When the labour guilds of Brussels protested vigorously against the government taxes and tried to assert their ancient privileges, Prié caused the aged Frans Anneessens, syndic or chairman of one of these guilds, to be arrested and put to death (1719).
The citizens of Brussels have never forgotten to venerate the memory of their fellow-townsman as a martyr for public liberty. A square and a metro-station are named after Anneessens.
Prié also clashed with Claude Alexandre de Bonneval, the Austrian Master of the ordnance to the Low Countries and placed him in confinement. A court martial was again held upon de Bonneval, and he was condemned to death, but the Emperor commuted the sentence to one year's imprisonment and banishment. De Bonneval then offered his services to the Turkish government, was appointed to organize and command the Turkish artillery, eventually contributing to the Austrian defeat in the Austrian-Ottoman war.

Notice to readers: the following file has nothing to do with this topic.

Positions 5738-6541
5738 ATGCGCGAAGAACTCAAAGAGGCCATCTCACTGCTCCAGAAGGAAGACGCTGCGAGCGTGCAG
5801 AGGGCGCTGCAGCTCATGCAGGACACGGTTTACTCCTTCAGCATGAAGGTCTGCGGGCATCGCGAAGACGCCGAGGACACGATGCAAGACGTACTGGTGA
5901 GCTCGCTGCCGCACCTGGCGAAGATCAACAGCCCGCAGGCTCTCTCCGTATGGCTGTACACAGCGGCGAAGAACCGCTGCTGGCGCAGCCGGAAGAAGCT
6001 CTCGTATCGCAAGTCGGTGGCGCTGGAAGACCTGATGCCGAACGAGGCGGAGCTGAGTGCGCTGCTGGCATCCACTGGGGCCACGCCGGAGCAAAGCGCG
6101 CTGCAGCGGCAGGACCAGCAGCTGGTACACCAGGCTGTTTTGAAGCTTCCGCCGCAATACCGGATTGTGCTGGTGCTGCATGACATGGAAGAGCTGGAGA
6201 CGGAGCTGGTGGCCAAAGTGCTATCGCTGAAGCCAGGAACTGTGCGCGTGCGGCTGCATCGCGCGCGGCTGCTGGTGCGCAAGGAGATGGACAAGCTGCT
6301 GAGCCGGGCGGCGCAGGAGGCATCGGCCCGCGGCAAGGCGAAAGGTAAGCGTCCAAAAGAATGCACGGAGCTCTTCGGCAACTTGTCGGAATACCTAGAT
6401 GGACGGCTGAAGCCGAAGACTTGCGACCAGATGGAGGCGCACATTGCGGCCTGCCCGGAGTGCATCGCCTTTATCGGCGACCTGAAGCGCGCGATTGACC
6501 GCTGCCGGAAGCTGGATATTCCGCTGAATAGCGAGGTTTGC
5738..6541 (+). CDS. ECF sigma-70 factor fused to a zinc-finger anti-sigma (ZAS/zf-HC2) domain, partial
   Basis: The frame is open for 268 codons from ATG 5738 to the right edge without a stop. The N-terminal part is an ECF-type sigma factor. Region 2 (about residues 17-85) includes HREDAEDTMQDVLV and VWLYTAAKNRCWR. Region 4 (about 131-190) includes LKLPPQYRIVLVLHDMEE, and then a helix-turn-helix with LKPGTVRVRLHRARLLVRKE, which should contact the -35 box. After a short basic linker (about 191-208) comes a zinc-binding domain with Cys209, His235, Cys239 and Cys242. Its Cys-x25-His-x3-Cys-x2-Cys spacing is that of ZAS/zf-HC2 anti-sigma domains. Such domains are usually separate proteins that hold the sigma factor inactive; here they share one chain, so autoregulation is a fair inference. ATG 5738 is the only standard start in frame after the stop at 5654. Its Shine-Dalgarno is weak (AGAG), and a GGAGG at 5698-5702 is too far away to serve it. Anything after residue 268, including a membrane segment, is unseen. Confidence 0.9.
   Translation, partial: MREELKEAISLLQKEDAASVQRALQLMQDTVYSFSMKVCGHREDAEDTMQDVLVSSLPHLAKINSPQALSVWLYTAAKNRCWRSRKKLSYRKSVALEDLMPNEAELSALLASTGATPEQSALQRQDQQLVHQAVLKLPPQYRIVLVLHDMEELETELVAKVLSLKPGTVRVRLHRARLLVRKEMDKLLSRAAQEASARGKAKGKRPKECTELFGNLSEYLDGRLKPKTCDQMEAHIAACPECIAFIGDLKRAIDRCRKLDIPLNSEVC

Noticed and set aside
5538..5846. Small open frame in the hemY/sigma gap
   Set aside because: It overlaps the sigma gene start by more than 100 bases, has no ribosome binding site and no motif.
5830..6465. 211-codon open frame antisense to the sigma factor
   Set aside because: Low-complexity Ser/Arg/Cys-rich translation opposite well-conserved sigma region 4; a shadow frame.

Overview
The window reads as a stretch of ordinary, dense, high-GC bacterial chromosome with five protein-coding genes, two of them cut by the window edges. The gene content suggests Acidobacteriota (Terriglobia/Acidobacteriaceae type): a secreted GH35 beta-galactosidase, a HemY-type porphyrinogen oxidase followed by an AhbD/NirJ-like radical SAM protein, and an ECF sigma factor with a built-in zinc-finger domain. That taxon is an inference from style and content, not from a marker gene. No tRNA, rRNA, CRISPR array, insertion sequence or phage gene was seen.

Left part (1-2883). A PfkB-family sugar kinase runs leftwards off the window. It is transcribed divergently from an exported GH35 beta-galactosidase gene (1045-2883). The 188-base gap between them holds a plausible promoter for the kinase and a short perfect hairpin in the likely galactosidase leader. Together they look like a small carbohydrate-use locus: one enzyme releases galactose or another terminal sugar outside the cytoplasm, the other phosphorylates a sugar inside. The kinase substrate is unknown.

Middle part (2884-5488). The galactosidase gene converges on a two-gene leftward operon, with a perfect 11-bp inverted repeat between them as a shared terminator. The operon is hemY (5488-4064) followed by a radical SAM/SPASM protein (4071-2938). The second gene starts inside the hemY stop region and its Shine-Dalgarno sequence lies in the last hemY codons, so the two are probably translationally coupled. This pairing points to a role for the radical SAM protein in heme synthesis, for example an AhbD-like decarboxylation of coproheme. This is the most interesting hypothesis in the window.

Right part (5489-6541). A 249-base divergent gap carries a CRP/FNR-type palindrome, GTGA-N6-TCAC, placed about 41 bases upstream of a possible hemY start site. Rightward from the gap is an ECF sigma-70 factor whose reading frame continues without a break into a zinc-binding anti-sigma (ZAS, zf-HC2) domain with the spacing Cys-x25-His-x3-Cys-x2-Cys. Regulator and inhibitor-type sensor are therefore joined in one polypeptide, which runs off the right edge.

De Prié stood down in the spring of 1725 to avoid dismissal. He returned to Vienna in disgrace and died a year later.